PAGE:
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December 3, 2021
Campaign Feasibility Studies: Yay or Nay
By Diane Remin

Diane Remin
Diane Remin
The time-honored practice of conducting a feasibility study—in which nonprofits hire consultants to visit potential donors to help gauge the likely success of a major fundraising campaign—is being questioned. Are such studies worth the expense?

Those speaking against feasibility studies include James LaRose, who writes in his forthcoming book, Re-Imagining Philanthropy, "Eighty percent of nonprofits don't need to spend $25,000 to $50,000 to find out what they already know, that they aren't ready," the Chronicle of Philanthropy recently reported.

Also, Tom Suddes, blogging on, focuses on the failure of feasibility studies to involve and engage donors. Instead, as he puts it, internal leaders enlist external consultants for “justification, CYA and backup.”

The Case for Feasibility Studies
Reasons to consider undertaking a feasibility study include the following:
  1. You don’t know your donors very well... and truly have no idea how they will respond to the campaign.
  2. Prospective donors are more likely to tell outside consultants what they really think. How do people feel about the organization? Do they care about his project? Do they have pent-up frustrations or specific concerns?
  3. Being included in the study is part of the donor cultivation process. Donors are flattered to be asked. The conversation gets them thinking about making a gift.
  4. The prospect of a campaign falling flat is scary. Well done feasibility studies provide a measure of assurance about how much you can raise and from whom.
  5. Find out if the necessary volunteer leadership is in place. Is the board ready and are there campaign co-chairs in the wings? You are not “ready” if you do not have campaign leadership.
  6. Discover if there are external events that should be taken into consideration, e.g., a competing campaign.
Even if you have to replace the roof or move to a new space—no matter what the study says—there is the opportunity to engage your donors and discover which campaign elements still need work. If you are not going to be able to raise the money, you need to know that.

Rationale Against Feasibility Studies On the other hand:
  1. If you already know the answer, the study is a waste of money.
  2. Involve your donors early on and you will find out what they think. Engage them more deeply and there will be no need to have an outsider "study" them.
  3. In this day and age, a small number of donors typically account for 90% to 95% of the campaign. If you have them lined up, then you are good to go.
  4. Consultant bias: If the consultant knows that a lucrative campaign gig is riding on a positive outcome, there is unconscious bias in play. Think of the studies of physicians who have financial ties to test facilities compared to those that don't. Physicians with the ties order more tests; their patients do not have better health outcomes. That said, the consultant will know your organization well by the conclusion of the study. Be aware of the dynamics in play but make the decision that makes sense.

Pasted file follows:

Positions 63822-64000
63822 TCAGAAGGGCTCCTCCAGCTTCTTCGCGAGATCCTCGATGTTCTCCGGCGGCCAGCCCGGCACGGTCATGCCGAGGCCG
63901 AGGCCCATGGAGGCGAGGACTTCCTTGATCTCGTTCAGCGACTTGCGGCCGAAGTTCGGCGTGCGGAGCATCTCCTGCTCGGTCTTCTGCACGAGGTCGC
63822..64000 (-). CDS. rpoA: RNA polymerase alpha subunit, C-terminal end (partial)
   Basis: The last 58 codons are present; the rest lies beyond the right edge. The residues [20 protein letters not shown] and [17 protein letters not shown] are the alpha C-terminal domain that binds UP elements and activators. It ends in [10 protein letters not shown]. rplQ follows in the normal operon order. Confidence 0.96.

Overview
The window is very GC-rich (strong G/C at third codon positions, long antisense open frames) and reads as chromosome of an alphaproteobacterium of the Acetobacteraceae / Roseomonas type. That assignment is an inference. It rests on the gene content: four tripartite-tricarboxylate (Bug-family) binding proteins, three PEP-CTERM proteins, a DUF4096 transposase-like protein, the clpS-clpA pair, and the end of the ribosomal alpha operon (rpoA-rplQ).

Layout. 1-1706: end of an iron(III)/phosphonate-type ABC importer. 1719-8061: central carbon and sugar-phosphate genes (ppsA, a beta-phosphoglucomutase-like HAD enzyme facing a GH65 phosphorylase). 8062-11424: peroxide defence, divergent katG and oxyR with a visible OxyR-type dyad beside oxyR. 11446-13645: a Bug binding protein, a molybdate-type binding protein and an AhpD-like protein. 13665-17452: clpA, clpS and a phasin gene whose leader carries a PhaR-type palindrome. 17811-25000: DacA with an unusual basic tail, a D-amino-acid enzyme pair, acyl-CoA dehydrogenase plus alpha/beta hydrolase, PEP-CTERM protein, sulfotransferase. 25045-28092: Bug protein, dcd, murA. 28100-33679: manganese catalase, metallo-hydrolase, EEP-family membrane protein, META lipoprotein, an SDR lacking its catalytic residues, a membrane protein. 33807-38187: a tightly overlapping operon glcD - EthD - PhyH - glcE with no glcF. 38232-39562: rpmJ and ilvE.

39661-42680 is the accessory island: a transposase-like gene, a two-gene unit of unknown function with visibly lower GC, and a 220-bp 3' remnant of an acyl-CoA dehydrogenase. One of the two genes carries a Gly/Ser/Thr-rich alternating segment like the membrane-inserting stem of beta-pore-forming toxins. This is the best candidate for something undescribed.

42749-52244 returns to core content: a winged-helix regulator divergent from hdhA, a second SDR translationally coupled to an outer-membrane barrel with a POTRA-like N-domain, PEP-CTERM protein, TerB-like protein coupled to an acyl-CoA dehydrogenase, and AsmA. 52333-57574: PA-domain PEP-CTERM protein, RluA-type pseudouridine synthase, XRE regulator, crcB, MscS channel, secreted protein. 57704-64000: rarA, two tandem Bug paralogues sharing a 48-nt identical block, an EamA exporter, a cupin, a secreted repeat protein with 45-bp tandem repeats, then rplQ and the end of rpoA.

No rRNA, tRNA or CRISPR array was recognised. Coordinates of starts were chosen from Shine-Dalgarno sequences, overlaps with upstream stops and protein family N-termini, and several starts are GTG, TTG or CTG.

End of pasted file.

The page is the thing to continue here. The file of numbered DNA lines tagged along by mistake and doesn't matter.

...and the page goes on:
How to Proceed
To determine your readiness for a feasibility study, ask yourself if you can name at least three donors with the potential to give 10% to 20% of the campaign goal; identify at least 20 qualified prospects you could send a capital campaign consultant to talk to; and identify two volunteer campaign co-chairs who are well-known in your community, would likely commit to making a major gift, and solicit other donors. If the answers are negative, you are not ready and, in fact, need to develop your board and/or your donor base

Finally, know that feasibility studies and deep donor engagement need to work hand-in-hand. As Suddes suggests, it makes sense to involve your donors early on. Include key stakeholders in the preliminary conversations about the need, the project, and the messaging #147; a “leadership consensus building” model he calls it.

Skip the feasibility study and go for it if you know your donors well, have multiple potential donors for each of the top spots on the gift chart, can engage a core group in leadership consensus building, and witness enthusiasm for the project.

Otherwise, use leadership consensus building to get key stakeholders involved and refine your messaging and case. Then, test the case with a wider group of donors as part of a feasibility study.

Diane Remin is the founder and president of, which focuses on non-capital major gift revenue streams and campaign readiness for small-to-mid-sized nonprofits. Email her at — 2015 RemRol Computer Services, Inc. dba Major All rights reserved.
April 2015
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